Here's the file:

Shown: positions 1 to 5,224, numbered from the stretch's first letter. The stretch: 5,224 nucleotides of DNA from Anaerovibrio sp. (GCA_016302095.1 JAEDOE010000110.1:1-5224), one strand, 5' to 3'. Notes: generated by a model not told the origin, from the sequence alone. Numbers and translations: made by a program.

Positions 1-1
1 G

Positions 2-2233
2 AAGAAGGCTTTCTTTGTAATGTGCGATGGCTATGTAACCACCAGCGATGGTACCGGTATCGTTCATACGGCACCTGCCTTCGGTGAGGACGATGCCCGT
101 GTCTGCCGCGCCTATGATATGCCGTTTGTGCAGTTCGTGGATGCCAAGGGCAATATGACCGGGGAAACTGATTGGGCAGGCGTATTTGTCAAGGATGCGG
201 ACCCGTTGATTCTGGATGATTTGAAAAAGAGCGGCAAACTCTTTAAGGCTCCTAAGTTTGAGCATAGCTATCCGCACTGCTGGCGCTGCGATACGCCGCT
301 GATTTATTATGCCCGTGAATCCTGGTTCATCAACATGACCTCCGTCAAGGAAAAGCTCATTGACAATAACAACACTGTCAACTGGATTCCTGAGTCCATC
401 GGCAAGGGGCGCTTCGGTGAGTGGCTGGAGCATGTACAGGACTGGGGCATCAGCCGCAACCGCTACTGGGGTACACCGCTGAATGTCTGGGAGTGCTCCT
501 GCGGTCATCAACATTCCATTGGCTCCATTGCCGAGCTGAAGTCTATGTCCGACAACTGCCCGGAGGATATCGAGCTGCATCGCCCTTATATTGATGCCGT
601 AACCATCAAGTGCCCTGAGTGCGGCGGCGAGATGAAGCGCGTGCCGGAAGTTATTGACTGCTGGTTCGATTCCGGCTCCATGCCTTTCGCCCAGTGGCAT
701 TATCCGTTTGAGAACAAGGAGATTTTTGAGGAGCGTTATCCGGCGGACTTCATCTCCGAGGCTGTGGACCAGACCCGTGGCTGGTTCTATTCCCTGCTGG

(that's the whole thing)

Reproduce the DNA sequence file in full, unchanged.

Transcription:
Shown: positions 1 to 5,224, numbered from the stretch's first letter. The stretch: 5,224 nucleotides of DNA from Anaerovibrio sp. (GCA_016302095.1 JAEDOE010000110.1:1-5224), one strand, 5' to 3'. Notes: generated by a model not told the origin, from the sequence alone. Numbers and translations: made by a program.

Positions 1-1
1 G

Positions 2-2233
2 AAGAAGGCTTTCTTTGTAATGTGCGATGGCTATGTAACCACCAGCGATGGTACCGGTATCGTTCATACGGCACCTGCCTTCGGTGAGGACGATGCCCGT
101 GTCTGCCGCGCCTATGATATGCCGTTTGTGCAGTTCGTGGATGCCAAGGGCAATATGACCGGGGAAACTGATTGGGCAGGCGTATTTGTCAAGGATGCGG
201 ACCCGTTGATTCTGGATGATTTGAAAAAGAGCGGCAAACTCTTTAAGGCTCCTAAGTTTGAGCATAGCTATCCGCACTGCTGGCGCTGCGATACGCCGCT
301 GATTTATTATGCCCGTGAATCCTGGTTCATCAACATGACCTCCGTCAAGGAAAAGCTCATTGACAATAACAACACTGTCAACTGGATTCCTGAGTCCATC
401 GGCAAGGGGCGCTTCGGTGAGTGGCTGGAGCATGTACAGGACTGGGGCATCAGCCGCAACCGCTACTGGGGTACACCGCTGAATGTCTGGGAGTGCTCCT
501 GCGGTCATCAACATTCCATTGGCTCCATTGCCGAGCTGAAGTCTATGTCCGACAACTGCCCGGAGGATATCGAGCTGCATCGCCCTTATATTGATGCCGT
601 AACCATCAAGTGCCCTGAGTGCGGCGGCGAGATGAAGCGCGTGCCGGAAGTTATTGACTGCTGGTTCGATTCCGGCTCCATGCCTTTCGCCCAGTGGCAT
701 TATCCGTTTGAGAACAAGGAGATTTTTGAGGAGCGTTATCCGGCGGACTTCATCTCCGAGGCTGTGGACCAGACCCGTGGCTGGTTCTATTCCCTGCTGG